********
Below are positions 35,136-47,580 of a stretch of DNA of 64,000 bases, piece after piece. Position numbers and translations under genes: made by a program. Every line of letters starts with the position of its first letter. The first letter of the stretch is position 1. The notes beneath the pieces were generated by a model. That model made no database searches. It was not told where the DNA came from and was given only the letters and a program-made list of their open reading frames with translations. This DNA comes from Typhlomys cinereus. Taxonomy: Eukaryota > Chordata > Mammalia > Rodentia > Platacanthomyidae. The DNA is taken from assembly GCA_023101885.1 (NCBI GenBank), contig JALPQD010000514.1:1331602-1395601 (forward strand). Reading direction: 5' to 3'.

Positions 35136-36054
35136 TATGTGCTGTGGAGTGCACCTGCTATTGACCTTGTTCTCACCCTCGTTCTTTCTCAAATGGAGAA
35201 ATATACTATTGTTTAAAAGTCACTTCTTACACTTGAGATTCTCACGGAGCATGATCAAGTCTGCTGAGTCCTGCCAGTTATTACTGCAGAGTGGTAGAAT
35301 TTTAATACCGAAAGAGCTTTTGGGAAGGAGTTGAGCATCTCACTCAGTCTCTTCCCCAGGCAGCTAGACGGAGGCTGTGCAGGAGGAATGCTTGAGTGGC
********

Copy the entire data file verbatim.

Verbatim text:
Below are positions 35,136-47,580 of a stretch of DNA of 64,000 bases, piece after piece. Position numbers and translations under genes: made by a program. Every line of letters starts with the position of its first letter. The first letter of the stretch is position 1. The notes beneath the pieces were generated by a model. That model made no database searches. It was not told where the DNA came from and was given only the letters and a program-made list of their open reading frames with translations. This DNA comes from Typhlomys cinereus. Taxonomy: Eukaryota > Chordata > Mammalia > Rodentia > Platacanthomyidae. The DNA is taken from assembly GCA_023101885.1 (NCBI GenBank), contig JALPQD010000514.1:1331602-1395601 (forward strand). Reading direction: 5' to 3'.

Positions 35136-36054
35136 TATGTGCTGTGGAGTGCACCTGCTATTGACCTTGTTCTCACCCTCGTTCTTTCTCAAATGGAGAA
35201 ATATACTATTGTTTAAAAGTCACTTCTTACACTTGAGATTCTCACGGAGCATGATCAAGTCTGCTGAGTCCTGCCAGTTATTACTGCAGAGTGGTAGAAT
35301 TTTAATACCGAAAGAGCTTTTGGGAAGGAGTTGAGCATCTCACTCAGTCTCTTCCCCAGGCAGCTAGACGGAGGCTGTGCAGGAGGAATGCTTGAGTGGC